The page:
Monday, February 17, 2014

Woke up Flawed ...

I was recently slapped in the face!  Call me idealistic, but I misjudged the allure of self-improvement to those who have been disenfranchised.  In an effort to address the needs of my school’s parents (and the community at large), I both conceptualized and scheduled a Health & Wellness Series, consisting of the following workshops, to which all interested adults can attend:

February 12th 2014
Eating Healthy on a Budget
(Plus food & mood, asthma and diabetes)
Provided by Renaissance Healthcare Network

February 26th  2014
Asthma Workshop 
(General triggers)
Provided by A.I.R. Harlem/A.I.R. Bronx

March 5th 2014
Financial Literacy
(Make the most of your money)
Provided by Food Bank of New York

March 12th 2014
Behavior Management 
(Effective childrearing methods)
Provided by PS 30M’s Guidance Dept.

March 19th 2014
Provisions of the Affordable Health Care Act
(Obama Care)
Provided by The Children’s Defense Fund

Outreach was conducted: backpacked flyers, school messenger, one-on-one calls by a CLS Parent Committee, neighborhood flyer distribution and postings, an outreach collaboration with the other co-located DOE school, yet only 13 parents attended; we have roughly 300 students in the school.  I felt defeated.  In a last-ditch effort to recruit additional parents, both the pre-k guidance counselor and I went to the school lobby to enlist some additional parents to attend.  My school is not merely co-located with another DOE school but also one of several Success Academies (Eva Moskowitz’s network of charter schools).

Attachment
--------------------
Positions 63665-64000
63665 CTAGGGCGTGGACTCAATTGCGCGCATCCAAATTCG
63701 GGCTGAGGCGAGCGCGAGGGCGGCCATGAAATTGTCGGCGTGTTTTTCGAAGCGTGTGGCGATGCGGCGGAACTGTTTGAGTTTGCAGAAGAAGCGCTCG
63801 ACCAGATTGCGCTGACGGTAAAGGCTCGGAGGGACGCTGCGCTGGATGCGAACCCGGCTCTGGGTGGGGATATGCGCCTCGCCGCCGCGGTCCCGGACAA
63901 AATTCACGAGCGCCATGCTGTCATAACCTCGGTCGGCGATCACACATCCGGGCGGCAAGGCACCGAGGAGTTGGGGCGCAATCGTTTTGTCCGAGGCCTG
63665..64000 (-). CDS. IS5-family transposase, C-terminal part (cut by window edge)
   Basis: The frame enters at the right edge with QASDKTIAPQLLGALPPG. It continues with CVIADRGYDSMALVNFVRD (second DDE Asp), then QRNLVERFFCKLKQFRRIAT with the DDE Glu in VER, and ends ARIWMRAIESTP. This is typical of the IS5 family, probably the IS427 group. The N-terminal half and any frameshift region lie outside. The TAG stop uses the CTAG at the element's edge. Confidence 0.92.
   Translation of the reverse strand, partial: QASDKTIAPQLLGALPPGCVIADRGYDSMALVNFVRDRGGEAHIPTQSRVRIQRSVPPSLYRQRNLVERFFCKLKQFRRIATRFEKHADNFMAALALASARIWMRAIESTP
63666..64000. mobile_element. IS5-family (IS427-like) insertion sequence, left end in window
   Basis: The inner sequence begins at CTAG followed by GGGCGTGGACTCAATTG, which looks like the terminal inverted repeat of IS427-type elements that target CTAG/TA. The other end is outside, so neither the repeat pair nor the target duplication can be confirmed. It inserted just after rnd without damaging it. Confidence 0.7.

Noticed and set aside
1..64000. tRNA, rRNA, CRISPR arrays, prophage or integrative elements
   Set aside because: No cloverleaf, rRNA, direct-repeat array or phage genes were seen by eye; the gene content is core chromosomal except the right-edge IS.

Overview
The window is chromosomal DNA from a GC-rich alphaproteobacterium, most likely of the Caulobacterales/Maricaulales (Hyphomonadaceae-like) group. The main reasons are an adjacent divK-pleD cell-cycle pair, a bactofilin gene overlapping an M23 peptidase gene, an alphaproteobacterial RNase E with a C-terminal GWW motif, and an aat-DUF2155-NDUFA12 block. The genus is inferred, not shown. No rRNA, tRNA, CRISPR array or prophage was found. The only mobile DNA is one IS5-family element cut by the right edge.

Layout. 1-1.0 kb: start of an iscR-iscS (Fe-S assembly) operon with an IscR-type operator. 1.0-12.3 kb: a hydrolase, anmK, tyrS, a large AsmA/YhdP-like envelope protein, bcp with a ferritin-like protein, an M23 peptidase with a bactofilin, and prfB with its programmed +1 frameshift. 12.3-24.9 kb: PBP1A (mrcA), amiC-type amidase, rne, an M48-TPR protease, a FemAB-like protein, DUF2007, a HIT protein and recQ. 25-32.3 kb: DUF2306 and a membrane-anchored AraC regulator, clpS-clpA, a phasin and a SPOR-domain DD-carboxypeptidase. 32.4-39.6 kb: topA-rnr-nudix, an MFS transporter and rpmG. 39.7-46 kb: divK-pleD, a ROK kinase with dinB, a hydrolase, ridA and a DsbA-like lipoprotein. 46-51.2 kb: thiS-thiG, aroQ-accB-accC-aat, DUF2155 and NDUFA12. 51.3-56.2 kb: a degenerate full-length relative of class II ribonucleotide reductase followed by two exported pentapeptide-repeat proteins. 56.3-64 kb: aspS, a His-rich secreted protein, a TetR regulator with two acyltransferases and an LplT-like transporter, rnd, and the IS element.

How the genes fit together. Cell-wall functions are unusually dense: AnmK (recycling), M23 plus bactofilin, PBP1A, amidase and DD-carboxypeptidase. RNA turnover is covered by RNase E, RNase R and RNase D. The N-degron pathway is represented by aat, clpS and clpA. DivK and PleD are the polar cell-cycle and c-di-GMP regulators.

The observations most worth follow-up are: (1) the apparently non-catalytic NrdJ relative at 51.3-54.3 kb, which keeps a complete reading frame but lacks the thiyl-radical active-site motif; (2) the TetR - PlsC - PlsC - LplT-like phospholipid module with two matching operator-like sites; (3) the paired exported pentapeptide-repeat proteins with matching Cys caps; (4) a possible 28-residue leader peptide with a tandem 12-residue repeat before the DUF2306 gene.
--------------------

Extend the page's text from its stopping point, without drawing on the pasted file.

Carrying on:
I hate to admit this, but the charter school parents where happy to attend the workshop while parents of my school expressed little to no interest, even when personally approached.  There is no distinction in socio-economic status! The charter school parents who agreed to attend resided in the neighborhood, as do the majority my school’s parents, yet there was a desire that they possessed that some of my parents lacked.

It was a disheartening revelation that honestly made me lose a degree of faith. My job is to turn my school into a hub of the community to the extent that the hurdles that hinder academic success are lessened if not completely eliminated. This requires the identification of those needs, whether they are mental, physical, or emotional health assistance, and the subsequent enlistment of local services/programs that address these needs, which honestly go beyond the child. A child’s ability to learn is impacted by his/her environment, which includes the home and community.  Thus, the Community Learning School (CLS) Initiative requires me to also identify and answer the needs of students’ parents and community members, which is an aim of the Health & Wellness Series.

But what do I do when the very thing that my parents deem is needed, is also the very thing that they disregard? I now realize that it isn’t merely a matter of identifying the need, I most also contend with a flawed mentality before I can really spur change.

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